missing the pointe

Why Kendall Jenner’s ballet photo shoot is anything but body-positive

Vogue España

This week, the ballet and dance world has been rocked by a Vogue España shoot starring Kendall Jenner. In it, the model prances around a ballet studio in slow-mo, dressed in ballet-esque outfits and pointe shoes. What might seem like an innocent projection of childlike dress-up onto Kendall Jenner’s body ended up being controversial enough to give Brangelina’s split a run for its money.

Sure, it’s interesting to think that a bunch of ballerinas are worked up over Jenner “appropriating” ballet when that’s what she and her family do to black culture all the time. But still, this indignation is far from baseless. It points to a larger conversation about body politics and dance.

This isn’t the first time the world of ballet has taken offense to models pretending to do ballet. In 2014, Free People put out an ad campaign for a new ballet-inspired line, FP Movement Ballet, featuring a beautiful woman speaking about what ballet means to her and claiming she had danced since the age of three—while clumsily attempting basic ballet moves. Dancers immediately recognized that this woman wasn’t one of their own, criticizing Free People for not doing their homework and for disrespecting the art form.

The people behind these two videos seem to have conflated a skinny woman with a dancer, thinness with physical ability, waifishness with grace. Which is insulting to both dancers and consumers. Our perception of the world of modern dance, particularly ballet, has always been rife with body image issues. The “Balanchine body,” named after seminal choreographer George Balanchine and typified by long legs, a long neck, and a short torso, is considered to be the ideal body type for the dance form. Even the language we use to describe quality technique—weightless, light, supple, lithe—suggests that skinniness is integral to successful dancing.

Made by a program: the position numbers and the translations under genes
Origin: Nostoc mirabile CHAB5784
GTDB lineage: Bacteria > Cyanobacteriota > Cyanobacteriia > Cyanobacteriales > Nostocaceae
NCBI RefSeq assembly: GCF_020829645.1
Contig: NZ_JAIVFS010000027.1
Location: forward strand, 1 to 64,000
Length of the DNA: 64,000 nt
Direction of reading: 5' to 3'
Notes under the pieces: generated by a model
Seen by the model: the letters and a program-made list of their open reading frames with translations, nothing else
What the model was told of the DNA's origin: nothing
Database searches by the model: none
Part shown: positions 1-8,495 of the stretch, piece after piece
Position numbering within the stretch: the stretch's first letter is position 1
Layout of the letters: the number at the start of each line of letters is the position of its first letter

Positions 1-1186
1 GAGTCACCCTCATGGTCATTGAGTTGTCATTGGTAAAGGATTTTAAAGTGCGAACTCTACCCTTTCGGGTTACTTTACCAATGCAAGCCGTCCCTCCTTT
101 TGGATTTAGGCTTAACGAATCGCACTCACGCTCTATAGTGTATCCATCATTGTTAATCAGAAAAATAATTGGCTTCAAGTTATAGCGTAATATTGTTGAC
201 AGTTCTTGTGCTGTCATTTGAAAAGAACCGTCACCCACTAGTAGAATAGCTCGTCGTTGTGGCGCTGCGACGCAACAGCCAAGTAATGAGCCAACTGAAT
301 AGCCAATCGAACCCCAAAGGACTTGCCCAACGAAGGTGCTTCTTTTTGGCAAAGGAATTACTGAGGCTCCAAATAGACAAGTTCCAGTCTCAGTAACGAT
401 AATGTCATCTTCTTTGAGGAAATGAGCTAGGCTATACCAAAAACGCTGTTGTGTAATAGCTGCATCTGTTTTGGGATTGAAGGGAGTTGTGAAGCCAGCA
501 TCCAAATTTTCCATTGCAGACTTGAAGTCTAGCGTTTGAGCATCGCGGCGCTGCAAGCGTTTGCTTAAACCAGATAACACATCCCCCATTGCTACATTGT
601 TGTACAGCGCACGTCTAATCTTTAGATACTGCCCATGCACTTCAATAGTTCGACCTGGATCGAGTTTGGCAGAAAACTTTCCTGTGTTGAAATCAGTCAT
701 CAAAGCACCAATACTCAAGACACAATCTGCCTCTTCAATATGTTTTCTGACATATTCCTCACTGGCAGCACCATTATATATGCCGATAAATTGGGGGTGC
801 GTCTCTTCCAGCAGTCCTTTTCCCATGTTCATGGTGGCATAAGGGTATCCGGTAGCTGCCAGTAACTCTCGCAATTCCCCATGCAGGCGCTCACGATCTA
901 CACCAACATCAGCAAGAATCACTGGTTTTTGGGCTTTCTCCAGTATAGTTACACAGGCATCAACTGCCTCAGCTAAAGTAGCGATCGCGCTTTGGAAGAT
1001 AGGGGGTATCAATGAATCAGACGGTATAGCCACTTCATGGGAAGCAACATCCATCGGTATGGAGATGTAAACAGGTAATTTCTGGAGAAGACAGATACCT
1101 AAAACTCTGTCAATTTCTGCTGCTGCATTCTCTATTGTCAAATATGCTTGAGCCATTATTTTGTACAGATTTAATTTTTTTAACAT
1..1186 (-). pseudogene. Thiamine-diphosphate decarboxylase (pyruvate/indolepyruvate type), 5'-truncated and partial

While these experiences may certainly not be universal among dancers, high-profile incidents like Mariafrancesca Garritano publicly discussing widespread eating disorders at the La Scala ballet company in 2012 and the Russian Bolshoi Theater’s firing of ballerina Anastasia Volochkova for being too heavy back in 2003 have given the public a glimpse into how unhealthy standards can be institutionalized. Further light was shed on this very real and concerning trend by Dance UK’s Nutrition and Disordered Eating in Dance Conference in 2012, the first-ever conference dedicated to combatting unhealthy body standards, recognizing eating disorders in dancers, and promoting a diversity in body types in the dance industry.

In the last few years, the ballet world has become more open to body positivity and diversity. In 2014, the St. Paul Ballet Theater came together with the Emily Program for the “Take Back the Tutu” campaign, which drew attention to body image, eating disorders, and beauty in ballet. Ballet-trained dancer Amanda Trusty went viral for her body-positive burlesque routine to Katy Perry’s “Roar.” Sierra Leonean-American ballerina Michaela DePrince addressed the overlap between ballet’s lack of racial diversity and body diversity in an interview with The Guardian, saying, “When I was a child, I overheard one of my directors saying ‘we don’t put a lot of effort into the black girls, because they end up getting fat.’ I want people [in ballet] to realize that not everybody is the same—you don’t know how our bodies are going to turn out.”

Which brings us back to Free People and Vogue España dressing up models in ballet attire. Both the fashion and dance worlds risk promoting harmful body image, so attempting to pass someone off as a ballerina on the sole merit of being skinny is not just reductive and insulting. It’s actively harmful. While Vogue’s video focused more on Jenner herself as opposed to ballet, Free People’s ad was clearly a missed opportunity to feature an actual ballerina (and a ballerina of color at that) as the face of their new line. Skinniness does not a dancer make.